Ten Second Review
With its imposing front grille and boldly sculpted lines, the MK4 Octavia looks as if it's been milled from a solid rock. It just looks expensive, despite the crest on the bonnet nagging otherwise. Most would probably think it was a Volkswagen or an Audi and although rather closely related, these two marques will cost a good deal more than Skoda ask for the current Octavia. Only the most ignorant will still poke fun at Skoda's image. If they do, give them a ride around the block and watch them suffer at the all-you-can-eat humble pie buffet.
Decently sized, the Octavia I tested - the 2.0 TDI 150 model - certainly looked more expensive than its list price and compared to most of its direct competitors looks a very tempting proposition. I think this car could definitely find a space in my garage.
Like all Octavia models so far produced, this one boasts a practical hatchback rather than the boot its stub-tailed lines may suggest. The first three generations of Octavia were renowned for possessing some of the biggest payloads in their class but this MK4 model has comprehensively trumped that, available capacity in the hatch now 600 litres with the rear seats in place. That grows to 640-litres in the alternative estate version.
Kids and adults alike will find that passenger room is similarly generous - and that's important since the prodigious luggage space of older Octavias often required rear seat passengers to pay in kind. The length of today's hatch model has been teased out by another 19mm, endowing it with admirable rear legroom even when the front seats are occupied by long limbed adults. Rear headroom is better than the swooping roofline would suggest, helped in no small part by a slightly more generous seat back recline than in many such cars.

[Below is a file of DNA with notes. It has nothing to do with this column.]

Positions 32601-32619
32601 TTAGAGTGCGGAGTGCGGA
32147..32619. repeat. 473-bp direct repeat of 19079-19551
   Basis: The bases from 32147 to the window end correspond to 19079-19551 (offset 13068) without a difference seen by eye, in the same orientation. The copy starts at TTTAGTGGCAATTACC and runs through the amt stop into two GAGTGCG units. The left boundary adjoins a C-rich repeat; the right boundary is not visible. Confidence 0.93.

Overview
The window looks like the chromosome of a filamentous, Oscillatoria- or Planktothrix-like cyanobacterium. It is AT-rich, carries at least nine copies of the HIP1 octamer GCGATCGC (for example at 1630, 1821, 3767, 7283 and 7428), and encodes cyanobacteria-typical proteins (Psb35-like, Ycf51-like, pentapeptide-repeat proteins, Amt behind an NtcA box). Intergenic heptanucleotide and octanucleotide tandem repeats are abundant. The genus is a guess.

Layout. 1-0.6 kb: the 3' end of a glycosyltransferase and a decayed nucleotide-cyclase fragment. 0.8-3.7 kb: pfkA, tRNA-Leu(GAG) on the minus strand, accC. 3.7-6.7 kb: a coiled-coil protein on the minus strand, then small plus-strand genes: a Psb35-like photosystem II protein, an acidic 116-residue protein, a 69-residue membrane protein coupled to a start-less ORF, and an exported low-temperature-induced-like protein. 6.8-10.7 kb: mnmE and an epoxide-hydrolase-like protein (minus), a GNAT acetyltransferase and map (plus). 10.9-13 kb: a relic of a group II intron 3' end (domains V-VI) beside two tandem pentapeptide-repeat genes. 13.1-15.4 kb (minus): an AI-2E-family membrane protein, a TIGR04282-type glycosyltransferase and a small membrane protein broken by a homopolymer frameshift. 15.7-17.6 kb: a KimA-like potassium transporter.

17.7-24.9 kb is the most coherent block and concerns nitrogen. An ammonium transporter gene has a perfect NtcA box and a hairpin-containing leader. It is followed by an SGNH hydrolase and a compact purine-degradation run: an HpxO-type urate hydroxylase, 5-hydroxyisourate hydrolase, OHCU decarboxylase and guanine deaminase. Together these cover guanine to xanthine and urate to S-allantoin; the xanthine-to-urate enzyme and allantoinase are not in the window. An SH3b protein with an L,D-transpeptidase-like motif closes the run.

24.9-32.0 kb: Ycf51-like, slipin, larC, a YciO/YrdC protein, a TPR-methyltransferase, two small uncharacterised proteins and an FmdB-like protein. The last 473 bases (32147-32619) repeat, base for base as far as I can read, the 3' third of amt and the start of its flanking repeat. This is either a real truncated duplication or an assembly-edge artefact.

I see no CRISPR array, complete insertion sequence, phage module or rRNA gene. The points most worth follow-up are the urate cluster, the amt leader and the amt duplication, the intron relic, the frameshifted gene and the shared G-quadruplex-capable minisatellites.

The fascia feels much smarter than before. Enhancements to the switchgear, entertainment systems and trim send the cabin up in class a good few notches. There's ample room for five inside and there's even an estate version if you need more space. It really does seem more like the flagship Skoda Superb - albeit after a hot wash cycle - and feels a couple of classes removed from the next car down in the Skoda hierarchy, the Scala family hatch.
There's no shortage of poke from the 2.0-litre TDI 150 engine. This engine is good for a maximum speed of 141mph and will return a combined WLTP fuel economy figure of over 61.4mpg. It's a good environmental citizen, emitting not much more than 120g of carbon dioxide per kilometre travelled (WLTP). A less powerful 115PS version of the 2.0 TDI unit is also offered.